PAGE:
Top 5 Tuesday: Mind-blowing mystery/thrillers

It’s been a loooong time since I’ve participated in any weekly book blogging “memes.” This one struck my fancy and I just had to join in.

Top 5 Tuesday is hosted by Shanah at Bionic Book Worm. This week’s theme is mind-blowing mystery/thrillers.

Here is my list, in no particular order:

1. “The Weight of Blood” by Laura McHugh

My review (from 2016):

Blood truly is thicker than water. As main character Lucy muses near the end of the book (no spoiler here): “I hadn’t taken into account how a place becomes part of you, claims you for its own. Like it or not, my roots tangled deep in the rocky soil.” This book shows how far a family is willing to go to protect its own, and that sometimes your strongest advocates aren’t blood at all.

This book was hard to put down, and while I could usually surmise what secret was waiting around the next corner, I still found myself taken by surprise many times. The way the author ties together the past and present is fascinating. There were a lot of seemingly insignificant nuances that took on deeper meaning later in the story, and I frequently found myself flipping back to previous pages, rereading certain paragraphs, and thinking, “Aha.”

My trips to and from college in Oklahoma took me through the Ozarks, and I remember thinking it was a seedy area considering its tourism industry (albeit a waning one). I swore I could hear banjos in the distance, and I heard them again when I picked up this book.

I was drawn to “The Weight of Blood” after learning the author is related to one of my best friends (a teacher), and is the sister of a lovely woman I’ve come to know professionally in recent years (also a teacher). Literary talent and passion certainly are in this family’s genes.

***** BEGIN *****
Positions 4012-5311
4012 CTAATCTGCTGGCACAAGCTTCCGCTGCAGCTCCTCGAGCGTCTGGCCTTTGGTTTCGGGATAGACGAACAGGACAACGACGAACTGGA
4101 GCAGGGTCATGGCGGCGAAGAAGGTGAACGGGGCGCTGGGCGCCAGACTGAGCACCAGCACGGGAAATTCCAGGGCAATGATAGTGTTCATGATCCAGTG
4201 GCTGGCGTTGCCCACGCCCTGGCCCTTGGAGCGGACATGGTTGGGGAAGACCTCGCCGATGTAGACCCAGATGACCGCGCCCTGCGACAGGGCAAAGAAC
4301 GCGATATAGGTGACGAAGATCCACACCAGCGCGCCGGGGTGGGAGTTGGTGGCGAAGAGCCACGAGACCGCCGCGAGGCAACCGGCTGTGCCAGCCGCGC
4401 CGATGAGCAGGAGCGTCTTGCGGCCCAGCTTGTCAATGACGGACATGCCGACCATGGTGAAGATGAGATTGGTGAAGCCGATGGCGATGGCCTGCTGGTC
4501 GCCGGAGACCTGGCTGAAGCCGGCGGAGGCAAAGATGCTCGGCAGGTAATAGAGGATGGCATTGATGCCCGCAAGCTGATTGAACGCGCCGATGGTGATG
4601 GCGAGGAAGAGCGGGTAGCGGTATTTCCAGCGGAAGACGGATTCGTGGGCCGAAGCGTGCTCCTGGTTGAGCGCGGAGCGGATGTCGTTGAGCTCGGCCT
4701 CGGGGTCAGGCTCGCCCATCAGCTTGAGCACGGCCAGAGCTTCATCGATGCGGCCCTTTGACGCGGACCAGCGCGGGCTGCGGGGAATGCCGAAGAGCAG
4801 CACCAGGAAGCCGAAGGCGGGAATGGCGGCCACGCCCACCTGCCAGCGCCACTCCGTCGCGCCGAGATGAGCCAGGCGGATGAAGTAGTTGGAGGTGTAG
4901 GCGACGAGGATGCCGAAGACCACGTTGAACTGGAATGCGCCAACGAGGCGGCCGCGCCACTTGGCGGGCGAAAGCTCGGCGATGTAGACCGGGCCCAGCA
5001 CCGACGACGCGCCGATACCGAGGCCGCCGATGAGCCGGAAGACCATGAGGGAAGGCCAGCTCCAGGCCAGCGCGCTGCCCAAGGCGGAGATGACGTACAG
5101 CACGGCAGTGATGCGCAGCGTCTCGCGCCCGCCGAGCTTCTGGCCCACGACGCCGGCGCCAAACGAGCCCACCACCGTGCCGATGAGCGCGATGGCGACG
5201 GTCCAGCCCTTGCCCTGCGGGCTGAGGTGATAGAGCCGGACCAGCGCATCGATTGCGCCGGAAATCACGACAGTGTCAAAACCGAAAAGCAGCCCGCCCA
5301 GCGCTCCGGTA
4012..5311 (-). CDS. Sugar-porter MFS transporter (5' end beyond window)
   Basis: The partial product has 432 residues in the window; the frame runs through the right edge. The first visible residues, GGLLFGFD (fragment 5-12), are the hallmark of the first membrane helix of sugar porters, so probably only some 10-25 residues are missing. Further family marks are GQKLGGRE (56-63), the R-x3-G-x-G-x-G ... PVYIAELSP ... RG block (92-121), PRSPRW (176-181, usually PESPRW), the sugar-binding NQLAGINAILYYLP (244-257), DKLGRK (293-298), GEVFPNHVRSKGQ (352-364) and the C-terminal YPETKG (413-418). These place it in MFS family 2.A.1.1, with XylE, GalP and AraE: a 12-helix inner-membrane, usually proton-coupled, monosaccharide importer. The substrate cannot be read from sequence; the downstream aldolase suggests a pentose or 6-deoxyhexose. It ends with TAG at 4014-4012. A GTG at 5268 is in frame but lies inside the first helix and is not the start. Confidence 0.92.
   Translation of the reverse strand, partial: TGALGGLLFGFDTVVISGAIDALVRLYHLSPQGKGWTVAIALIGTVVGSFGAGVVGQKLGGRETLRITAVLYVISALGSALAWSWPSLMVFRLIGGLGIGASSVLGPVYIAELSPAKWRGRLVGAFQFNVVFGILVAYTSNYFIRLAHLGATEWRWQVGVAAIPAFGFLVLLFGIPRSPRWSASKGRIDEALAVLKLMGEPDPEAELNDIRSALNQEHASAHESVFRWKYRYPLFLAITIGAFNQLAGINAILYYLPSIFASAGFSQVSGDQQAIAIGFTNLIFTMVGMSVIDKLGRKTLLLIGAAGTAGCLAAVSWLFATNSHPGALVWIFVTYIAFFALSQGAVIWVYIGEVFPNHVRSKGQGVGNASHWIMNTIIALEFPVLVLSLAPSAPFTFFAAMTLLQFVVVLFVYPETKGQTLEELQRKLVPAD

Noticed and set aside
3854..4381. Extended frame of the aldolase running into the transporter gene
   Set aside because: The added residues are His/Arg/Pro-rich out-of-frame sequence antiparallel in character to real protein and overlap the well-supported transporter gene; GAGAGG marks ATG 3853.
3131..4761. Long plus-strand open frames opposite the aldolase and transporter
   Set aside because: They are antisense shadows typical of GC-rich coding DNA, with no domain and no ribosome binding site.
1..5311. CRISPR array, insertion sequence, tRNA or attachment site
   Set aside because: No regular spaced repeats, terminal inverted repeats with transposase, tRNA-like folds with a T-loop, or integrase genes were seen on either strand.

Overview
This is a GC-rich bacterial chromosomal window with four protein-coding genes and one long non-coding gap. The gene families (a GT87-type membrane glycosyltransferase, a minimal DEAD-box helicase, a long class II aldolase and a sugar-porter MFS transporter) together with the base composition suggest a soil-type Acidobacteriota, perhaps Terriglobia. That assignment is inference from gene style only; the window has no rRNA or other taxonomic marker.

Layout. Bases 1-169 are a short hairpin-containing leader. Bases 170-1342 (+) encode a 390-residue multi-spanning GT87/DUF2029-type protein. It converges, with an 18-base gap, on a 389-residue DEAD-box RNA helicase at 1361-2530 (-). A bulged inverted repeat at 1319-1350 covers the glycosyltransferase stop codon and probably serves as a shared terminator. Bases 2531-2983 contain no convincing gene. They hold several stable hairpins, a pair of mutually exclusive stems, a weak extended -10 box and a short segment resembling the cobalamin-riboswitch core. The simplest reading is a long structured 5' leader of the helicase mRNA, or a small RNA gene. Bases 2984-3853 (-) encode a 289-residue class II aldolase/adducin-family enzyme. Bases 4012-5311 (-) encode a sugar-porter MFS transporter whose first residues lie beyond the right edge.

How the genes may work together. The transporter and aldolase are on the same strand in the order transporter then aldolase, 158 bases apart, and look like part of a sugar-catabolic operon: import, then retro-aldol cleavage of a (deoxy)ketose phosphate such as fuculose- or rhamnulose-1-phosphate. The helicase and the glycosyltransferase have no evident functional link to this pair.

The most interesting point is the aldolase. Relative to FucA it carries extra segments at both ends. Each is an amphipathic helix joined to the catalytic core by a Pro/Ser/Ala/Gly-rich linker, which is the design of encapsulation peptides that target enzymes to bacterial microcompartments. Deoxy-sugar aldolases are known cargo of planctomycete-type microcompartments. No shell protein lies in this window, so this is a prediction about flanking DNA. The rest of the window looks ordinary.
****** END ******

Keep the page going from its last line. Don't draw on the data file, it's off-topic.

2. “Rebecca” by Daphne du Maurier

My quick thoughts, as it’s been years since I’ve read this one…

This is my all-time favorite book. Not just my favorite of the genre. My. Favorite. EVER.

I love the characters (even Mrs. Danvers, that creepy old bat!), the nameless narrator. The setting, Manderly, is lush and beautiful. The plot sucks me in.

From Goodreads:

Last night I dreamt I went to Manderley again . . .

The novel begins in Monte Carlo, where our heroine is swept off her feet by the dashing widower Maxim de Winter and his sudden proposal of marriage. Orphaned and working as a lady’s maid, she can barely believe her luck. It is only when they arrive at his massive country estate that she realizes how large a shadow his late wife will cast over their lives–presenting her with a lingering evil that threatens to destroy their marriage from beyond the grave.

3. “The Quality of Silence” by Rosamund Lupton

Some quick thoughts, as I didn’t write a review:

I felt a kinship with sweet Ruby. She’s totally a daddy’s girl, as I was with my dad. They have such a close bond. I love that this book is told partly from her perspective and partly from her mom’s. We get to see what each of them are feeling and thinking as they search for their missing husband/father.

There was so much tension in this book. I really recommend reading it in the dead of winter. The descriptions of the harsh Alaskan wilderness had me snuggling a bit deeper into my blankets!

From Goodreads:

On 24 November Yasmin and her ten-year-old daughter Ruby set off on a journey across Northern Alaska. They’re searching for Ruby’s father, missing in the arctic wilderness.

More isolated with each frozen mile they cover, they travel deeper into an endless night. And Ruby, deaf since birth, must brave the darkness where sight cannot guide her.

She won’t abandon her father. But winter has tightened its grip, and there is somebody out there who wants to stop them.